[Pythonmac-SIG] wxPython and IDE issues

Kevin Altis altis at semi-retired.com
Wed May 12 12:53:23 EDT 2004

On May 11, 2004, at 1:36 PM, Stephanie Schaeffer wrote:

>   I'm just new to Python, having been a Lisp hacker for many years. 
> I'm trying to convert an application I have in MCL Common Lisp to 
> Python. I wonder if someone who has been through some of the following 
> hurdles can help me out a bit.
>   1) What is a good IDE to use on the Mac (I have Panther) when you 
> are using wx? The IDE that comes with MacPython doesn't work with wx. 
> I am currently using Dr.Python, but would like a more helpful 
> debugger.
>   2) In MCL lisp, I could create windows interactively and see things 
> happen. I can't seem to do that with Python (and wx). It seems to want 
> to create an application which is then only event driven, and my 
> interactive window where I type in text is ignored until the 
> application stops. Am I missing something here? I am doing this from 
> DrPython. I'd like to be able to interactively create a window, and 
> then call routines to add shapes to it, etc. Preferably without having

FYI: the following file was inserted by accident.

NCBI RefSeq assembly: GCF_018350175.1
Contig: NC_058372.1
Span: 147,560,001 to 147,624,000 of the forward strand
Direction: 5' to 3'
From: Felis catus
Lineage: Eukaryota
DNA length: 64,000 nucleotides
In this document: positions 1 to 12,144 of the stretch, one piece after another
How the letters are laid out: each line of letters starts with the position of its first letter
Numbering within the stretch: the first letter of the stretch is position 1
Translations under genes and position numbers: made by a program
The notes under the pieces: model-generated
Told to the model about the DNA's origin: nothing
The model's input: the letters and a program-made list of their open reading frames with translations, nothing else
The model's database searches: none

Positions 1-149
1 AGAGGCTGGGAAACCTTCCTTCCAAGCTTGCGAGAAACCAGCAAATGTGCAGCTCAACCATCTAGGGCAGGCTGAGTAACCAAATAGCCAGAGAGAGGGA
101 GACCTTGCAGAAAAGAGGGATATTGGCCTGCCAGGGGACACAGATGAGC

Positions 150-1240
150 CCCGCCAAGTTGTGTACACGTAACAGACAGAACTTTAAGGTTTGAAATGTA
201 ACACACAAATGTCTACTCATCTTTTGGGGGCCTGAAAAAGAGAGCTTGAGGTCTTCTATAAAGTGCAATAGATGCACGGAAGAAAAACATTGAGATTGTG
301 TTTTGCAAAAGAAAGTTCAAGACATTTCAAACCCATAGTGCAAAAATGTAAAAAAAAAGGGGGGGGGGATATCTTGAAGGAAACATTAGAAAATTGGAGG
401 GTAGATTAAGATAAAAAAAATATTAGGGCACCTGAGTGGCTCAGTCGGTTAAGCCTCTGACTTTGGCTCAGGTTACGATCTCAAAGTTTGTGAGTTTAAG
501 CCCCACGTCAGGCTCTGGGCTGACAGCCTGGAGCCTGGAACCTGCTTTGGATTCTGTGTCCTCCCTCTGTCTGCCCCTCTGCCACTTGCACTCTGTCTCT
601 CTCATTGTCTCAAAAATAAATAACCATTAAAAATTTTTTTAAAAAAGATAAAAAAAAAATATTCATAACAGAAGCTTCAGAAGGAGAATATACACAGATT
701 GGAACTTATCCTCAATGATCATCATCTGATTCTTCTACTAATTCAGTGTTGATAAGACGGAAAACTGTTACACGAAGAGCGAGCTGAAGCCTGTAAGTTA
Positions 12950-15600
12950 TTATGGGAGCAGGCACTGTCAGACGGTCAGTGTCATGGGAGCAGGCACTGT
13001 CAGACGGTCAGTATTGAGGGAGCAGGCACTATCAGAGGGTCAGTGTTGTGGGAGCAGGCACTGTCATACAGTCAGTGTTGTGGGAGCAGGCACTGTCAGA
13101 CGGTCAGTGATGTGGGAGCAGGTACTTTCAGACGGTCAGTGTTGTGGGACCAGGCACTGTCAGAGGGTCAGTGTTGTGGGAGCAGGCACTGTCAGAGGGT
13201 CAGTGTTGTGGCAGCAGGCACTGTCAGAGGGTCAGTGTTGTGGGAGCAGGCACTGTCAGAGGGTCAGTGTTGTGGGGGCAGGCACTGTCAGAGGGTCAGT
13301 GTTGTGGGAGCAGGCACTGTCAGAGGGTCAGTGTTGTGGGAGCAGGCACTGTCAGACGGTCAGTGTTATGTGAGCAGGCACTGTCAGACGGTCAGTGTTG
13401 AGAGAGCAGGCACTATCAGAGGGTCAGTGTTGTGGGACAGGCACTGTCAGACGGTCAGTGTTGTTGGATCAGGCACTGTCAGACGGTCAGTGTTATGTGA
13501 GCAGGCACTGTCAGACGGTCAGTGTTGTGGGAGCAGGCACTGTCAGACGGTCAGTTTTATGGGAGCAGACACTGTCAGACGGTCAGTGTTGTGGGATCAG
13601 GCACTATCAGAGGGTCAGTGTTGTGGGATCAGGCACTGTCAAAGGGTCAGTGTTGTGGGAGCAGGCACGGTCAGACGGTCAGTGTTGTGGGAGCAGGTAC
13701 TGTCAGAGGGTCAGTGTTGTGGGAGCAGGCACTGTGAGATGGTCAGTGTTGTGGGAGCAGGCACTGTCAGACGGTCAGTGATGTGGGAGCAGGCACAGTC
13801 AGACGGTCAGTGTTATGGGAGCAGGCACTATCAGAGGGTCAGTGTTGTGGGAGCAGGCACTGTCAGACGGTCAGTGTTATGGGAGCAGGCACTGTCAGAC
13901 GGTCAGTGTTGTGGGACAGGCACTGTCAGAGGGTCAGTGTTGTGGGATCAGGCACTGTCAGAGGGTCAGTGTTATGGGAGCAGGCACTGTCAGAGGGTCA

> to implement a separate "listener" of my own.
> Should I use a different GUI package? A different IDE? Or am I just 
> asking too much of Python at this stage of its development (especially 
> on a Mac).
> Any help would be more than welcome!
> Thanks so much,
>     Steph Schaeffer
>     University of Alberta
>     steph at cs.ualberta.ca
For the runtime aspects you're looking for, the closest you'll probably 
come is PythonCard; the framework uses wxPython. It has a variety of 
tools: Shell, Namespace Viewer, Message Watcher, and Property Editor. 
You can certainly create objects and manipulate them at runtime, though 
that isn't generally that useful except for experimentation since the 
objects you create at runtime won't automatically be persisted when you 
quit the app unless you write a little handler to do that for you. You 
can also bind events dynamically. Manipulating objects at runtime 
though is standard fare and one of the things PythonCard does pretty 
well. You can continue to use whatever editor environment you want or 
use the codeEditor that comes with PythonCard, just be aware that it 
doesn't have any debugger support right now. The runtime shell and 
other tools reduce the need for a debugger, so it keeps falling off the 
priority list <wink>


I don't know if PyObjC has a wrapper shell around the Python 
interpreter that can be included with any PyOjbC app. If not, then that 
would be a nice addition.


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